Expression of Religious Viewpoints
A district shall treat a student's voluntary expression of a religious viewpoint, if any, on an otherwise permissible subject in the same manner the district treats a student's voluntary expression of a secular or other viewpoint on an otherwise permissible subject and may not discriminate against the student based on a religious viewpoint expressed by the student on an otherwise permissible subject. Education Code 25.151
A district shall adopt and implement a local policy regarding a limited public forum and voluntary student expression of religious viewpoints. If a district voluntarily adopts and follows the model policy governing voluntary religious expression in public schools at Education Code 25.156, the district is in compliance with the provisions of Education Code Chapter 25, Subchapter E covered by the model policy.
A district shall adopt a policy that includes the establishment of a limited public forum for student speakers at all school events at which a student is to publicly speak. The policy regarding the limited public forum must also require a district to:
Provide the forum in a manner that does not discriminate against a student's voluntary expression of a religious viewpoint, if any, on an otherwise permissible subject;
Provide a method, based on neutral criteria, for the selection of student speakers at school events and graduation ceremonies;
Ensure that a student speaker does not engage in obscene, vulgar, offensively lewd, or indecent speech; and
State, in writing, orally, or both, that the student's speech does not reflect the endorsement, sponsorship, position, or expression of the district.
Student expression on an otherwise permissible subject may not be excluded from the limited public forum because the subject is expressed from a religious viewpoint.
The disclaimer required by item 4, above, must be provided at all graduation ceremonies. A district must continue to provide the disclaimer at any other event in which a student speaks publicly for as long as a need exists to dispel confusion over the district's nonsponsorship of the student's speech.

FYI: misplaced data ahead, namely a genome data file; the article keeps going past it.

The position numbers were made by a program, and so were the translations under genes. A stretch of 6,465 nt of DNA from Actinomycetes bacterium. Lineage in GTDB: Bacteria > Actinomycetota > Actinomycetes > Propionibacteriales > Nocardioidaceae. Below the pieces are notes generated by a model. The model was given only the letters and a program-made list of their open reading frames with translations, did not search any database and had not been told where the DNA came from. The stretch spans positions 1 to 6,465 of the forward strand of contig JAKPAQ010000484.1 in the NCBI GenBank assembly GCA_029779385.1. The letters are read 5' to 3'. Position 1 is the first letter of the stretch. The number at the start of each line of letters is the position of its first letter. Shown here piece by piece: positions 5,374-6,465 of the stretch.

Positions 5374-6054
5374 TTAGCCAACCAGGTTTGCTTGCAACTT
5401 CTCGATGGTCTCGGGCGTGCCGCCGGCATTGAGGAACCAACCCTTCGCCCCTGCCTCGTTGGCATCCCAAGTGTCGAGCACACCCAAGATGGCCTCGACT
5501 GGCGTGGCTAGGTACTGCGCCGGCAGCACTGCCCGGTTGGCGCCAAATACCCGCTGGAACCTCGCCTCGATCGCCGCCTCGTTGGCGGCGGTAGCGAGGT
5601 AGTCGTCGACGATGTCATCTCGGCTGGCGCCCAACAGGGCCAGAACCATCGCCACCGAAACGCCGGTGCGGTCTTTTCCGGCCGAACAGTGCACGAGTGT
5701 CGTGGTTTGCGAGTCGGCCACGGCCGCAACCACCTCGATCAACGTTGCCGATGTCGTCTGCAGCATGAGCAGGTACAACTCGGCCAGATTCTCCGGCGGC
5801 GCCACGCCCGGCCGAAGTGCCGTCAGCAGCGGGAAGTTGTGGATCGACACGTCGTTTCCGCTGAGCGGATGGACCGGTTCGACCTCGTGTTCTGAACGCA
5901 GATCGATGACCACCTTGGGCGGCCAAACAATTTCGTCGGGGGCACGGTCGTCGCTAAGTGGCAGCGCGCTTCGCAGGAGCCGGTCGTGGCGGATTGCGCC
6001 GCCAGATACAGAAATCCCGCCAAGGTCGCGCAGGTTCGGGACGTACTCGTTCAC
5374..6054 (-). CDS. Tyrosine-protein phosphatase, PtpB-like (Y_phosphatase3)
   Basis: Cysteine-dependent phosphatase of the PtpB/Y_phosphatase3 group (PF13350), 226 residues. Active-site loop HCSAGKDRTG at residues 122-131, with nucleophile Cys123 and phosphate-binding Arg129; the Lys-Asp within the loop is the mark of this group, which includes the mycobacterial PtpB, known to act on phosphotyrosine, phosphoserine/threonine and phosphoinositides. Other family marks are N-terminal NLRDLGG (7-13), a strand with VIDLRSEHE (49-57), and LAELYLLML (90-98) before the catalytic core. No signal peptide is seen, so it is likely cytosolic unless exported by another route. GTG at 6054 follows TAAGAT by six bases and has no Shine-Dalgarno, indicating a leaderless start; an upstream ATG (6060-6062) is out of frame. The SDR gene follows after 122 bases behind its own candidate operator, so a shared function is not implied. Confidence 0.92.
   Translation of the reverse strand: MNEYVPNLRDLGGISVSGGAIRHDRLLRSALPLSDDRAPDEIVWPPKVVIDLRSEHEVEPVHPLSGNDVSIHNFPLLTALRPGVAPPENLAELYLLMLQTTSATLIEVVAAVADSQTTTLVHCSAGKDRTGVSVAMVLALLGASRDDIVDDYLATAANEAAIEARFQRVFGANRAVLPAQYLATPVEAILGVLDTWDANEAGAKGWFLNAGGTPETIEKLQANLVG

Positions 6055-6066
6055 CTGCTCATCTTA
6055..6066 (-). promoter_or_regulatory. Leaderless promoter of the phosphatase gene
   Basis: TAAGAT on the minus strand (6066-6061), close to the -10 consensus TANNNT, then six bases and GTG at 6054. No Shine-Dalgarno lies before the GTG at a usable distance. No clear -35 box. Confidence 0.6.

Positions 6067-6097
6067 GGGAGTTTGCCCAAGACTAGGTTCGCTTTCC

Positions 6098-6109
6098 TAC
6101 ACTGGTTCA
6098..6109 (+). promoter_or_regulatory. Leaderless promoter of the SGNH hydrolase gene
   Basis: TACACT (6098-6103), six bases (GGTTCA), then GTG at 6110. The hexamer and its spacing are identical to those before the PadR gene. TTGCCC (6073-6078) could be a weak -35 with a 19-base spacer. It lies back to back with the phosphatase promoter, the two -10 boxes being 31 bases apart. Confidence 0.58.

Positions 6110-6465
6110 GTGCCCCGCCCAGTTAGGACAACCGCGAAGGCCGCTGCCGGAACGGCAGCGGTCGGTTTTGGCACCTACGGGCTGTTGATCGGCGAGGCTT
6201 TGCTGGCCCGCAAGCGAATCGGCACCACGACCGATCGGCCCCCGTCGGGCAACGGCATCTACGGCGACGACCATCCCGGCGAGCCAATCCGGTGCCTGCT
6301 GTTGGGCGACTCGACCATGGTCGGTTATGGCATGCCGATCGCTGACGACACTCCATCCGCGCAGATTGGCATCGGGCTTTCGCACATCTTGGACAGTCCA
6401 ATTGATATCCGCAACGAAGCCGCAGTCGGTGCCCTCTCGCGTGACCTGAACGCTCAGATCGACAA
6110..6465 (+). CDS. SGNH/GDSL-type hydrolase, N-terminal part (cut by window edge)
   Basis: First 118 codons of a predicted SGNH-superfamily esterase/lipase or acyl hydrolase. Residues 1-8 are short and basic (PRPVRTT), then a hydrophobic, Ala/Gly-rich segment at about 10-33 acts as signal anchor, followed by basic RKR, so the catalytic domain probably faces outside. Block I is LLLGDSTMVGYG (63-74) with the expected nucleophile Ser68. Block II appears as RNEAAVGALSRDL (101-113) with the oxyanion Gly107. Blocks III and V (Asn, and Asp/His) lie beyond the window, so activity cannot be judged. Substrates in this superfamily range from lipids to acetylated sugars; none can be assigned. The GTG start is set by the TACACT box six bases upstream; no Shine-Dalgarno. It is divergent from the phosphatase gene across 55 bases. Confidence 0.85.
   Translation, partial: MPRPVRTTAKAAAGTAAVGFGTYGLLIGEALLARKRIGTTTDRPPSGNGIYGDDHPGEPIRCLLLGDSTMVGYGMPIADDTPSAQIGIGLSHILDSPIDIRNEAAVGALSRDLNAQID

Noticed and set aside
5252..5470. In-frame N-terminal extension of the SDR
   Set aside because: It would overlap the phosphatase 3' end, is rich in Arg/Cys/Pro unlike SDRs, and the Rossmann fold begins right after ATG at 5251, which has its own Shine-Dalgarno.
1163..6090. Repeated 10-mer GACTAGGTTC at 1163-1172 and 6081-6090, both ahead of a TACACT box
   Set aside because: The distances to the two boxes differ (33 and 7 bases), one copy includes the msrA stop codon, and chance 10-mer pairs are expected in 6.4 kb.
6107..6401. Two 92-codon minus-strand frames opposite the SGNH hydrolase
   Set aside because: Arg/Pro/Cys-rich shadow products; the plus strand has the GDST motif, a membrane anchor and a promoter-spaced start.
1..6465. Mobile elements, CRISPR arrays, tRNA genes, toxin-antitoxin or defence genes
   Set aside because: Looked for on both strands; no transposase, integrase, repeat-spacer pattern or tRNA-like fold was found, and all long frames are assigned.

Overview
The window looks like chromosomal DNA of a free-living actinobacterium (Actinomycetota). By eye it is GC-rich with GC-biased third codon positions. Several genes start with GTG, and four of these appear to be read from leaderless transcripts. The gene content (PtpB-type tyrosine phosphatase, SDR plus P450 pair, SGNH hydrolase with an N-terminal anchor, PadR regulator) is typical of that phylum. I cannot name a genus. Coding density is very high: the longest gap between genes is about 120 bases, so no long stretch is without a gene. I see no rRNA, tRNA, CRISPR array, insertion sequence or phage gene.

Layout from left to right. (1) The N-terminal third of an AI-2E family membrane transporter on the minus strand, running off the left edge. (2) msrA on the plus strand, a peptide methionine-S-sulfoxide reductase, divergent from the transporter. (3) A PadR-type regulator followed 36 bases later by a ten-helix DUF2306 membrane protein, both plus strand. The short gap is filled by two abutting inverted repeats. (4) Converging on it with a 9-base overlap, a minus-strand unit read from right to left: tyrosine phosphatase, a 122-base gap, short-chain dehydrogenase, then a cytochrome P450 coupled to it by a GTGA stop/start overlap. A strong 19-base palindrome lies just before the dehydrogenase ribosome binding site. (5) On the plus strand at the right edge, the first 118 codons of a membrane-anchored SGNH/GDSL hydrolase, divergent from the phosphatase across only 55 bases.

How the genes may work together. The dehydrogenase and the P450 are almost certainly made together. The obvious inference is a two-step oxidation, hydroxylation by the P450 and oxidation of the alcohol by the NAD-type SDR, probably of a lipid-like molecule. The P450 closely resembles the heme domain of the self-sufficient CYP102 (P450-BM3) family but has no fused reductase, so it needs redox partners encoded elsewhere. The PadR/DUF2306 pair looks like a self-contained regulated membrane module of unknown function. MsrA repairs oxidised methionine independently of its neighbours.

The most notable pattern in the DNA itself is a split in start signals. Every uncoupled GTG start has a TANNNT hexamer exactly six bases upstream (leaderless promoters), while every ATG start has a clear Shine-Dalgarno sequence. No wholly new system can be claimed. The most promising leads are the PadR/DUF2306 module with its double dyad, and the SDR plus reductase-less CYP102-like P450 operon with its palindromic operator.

Education Code 25.152, .155
Students may express their beliefs about religion in homework, artwork, and other written and oral assignments free from discrimination based on the religious content of their submissions. Homework and classroom assignments must be judged by ordinary academic standards of substance and relevance and against other legitimate pedagogical concerns identified by a district. Students may not be penalized or rewarded on account of the religious content of their work. Education Code 25.153
[For information on the study of religion, see EMI. For information on student religious groups and activities, see FNAB.]
A district may officially encourage students to express love for the United States by reciting historical documents or singing official anthems that contain religious references; such patriotic or ceremonial occasions do not constitute a school-sponsored religious exercise. Engel v. Vitale, 370 U.S. 421 (1962)
A district shall not, however, compel students to participate in patriotic observances. West Virginia State Bd. of Educ. v. Barnette, 319 U.S. 624 (1943) (holding unconstitutional a requirement that students salute the United States flag and recite the Pledge of Allegiance)
A district may educate students about the history of traditional winter celebrations, and allow students and district staff to offer traditional greetings regarding the celebrations, including:
"Happy Hanukkah"; and
A district may display on school property scenes or symbols associated with traditional winter celebrations, including a menorah or a Christmas image such as a nativity scene or Christmas tree, if the display includes a scene or symbol of more than one religion or one religion and at least one secular scene or symbol.
A display relating to a traditional winter celebration may not include a message that encourages adherence to a particular religious belief.
Education Code 29.920